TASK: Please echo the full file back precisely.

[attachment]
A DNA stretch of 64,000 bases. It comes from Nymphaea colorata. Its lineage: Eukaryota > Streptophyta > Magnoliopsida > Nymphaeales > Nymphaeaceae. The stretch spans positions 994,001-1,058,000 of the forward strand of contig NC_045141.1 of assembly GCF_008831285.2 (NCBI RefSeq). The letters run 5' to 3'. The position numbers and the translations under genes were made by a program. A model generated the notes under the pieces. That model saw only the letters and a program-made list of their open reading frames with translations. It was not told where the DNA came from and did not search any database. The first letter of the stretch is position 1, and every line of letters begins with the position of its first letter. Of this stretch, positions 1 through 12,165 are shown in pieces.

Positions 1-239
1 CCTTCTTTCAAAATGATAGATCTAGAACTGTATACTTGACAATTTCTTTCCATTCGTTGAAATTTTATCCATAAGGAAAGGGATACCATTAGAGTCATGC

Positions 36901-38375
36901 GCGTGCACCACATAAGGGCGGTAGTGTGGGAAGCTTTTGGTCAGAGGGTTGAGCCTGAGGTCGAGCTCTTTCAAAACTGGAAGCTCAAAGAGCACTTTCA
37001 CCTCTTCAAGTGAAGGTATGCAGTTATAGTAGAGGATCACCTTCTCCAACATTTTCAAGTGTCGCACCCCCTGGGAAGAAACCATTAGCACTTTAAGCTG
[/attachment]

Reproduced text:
A DNA stretch of 64,000 bases. It comes from Nymphaea colorata. Its lineage: Eukaryota > Streptophyta > Magnoliopsida > Nymphaeales > Nymphaeaceae. The stretch spans positions 994,001-1,058,000 of the forward strand of contig NC_045141.1 of assembly GCF_008831285.2 (NCBI RefSeq). The letters run 5' to 3'. The position numbers and the translations under genes were made by a program. A model generated the notes under the pieces. That model saw only the letters and a program-made list of their open reading frames with translations. It was not told where the DNA came from and did not search any database. The first letter of the stretch is position 1, and every line of letters begins with the position of its first letter. Of this stretch, positions 1 through 12,165 are shown in pieces.

Positions 1-239
1 CCTTCTTTCAAAATGATAGATCTAGAACTGTATACTTGACAATTTCTTTCCATTCGTTGAAATTTTATCCATAAGGAAAGGGATACCATTAGAGTCATGC

Positions 36901-38375
36901 GCGTGCACCACATAAGGGCGGTAGTGTGGGAAGCTTTTGGTCAGAGGGTTGAGCCTGAGGTCGAGCTCTTTCAAAACTGGAAGCTCAAAGAGCACTTTCA
37001 CCTCTTCAAGTGAAGGTATGCAGTTATAGTAGAGGATCACCTTCTCCAACATTTTCAAGTGTCGCACCCCCTGGGAAGAAACCATTAGCACTTTAAGCTG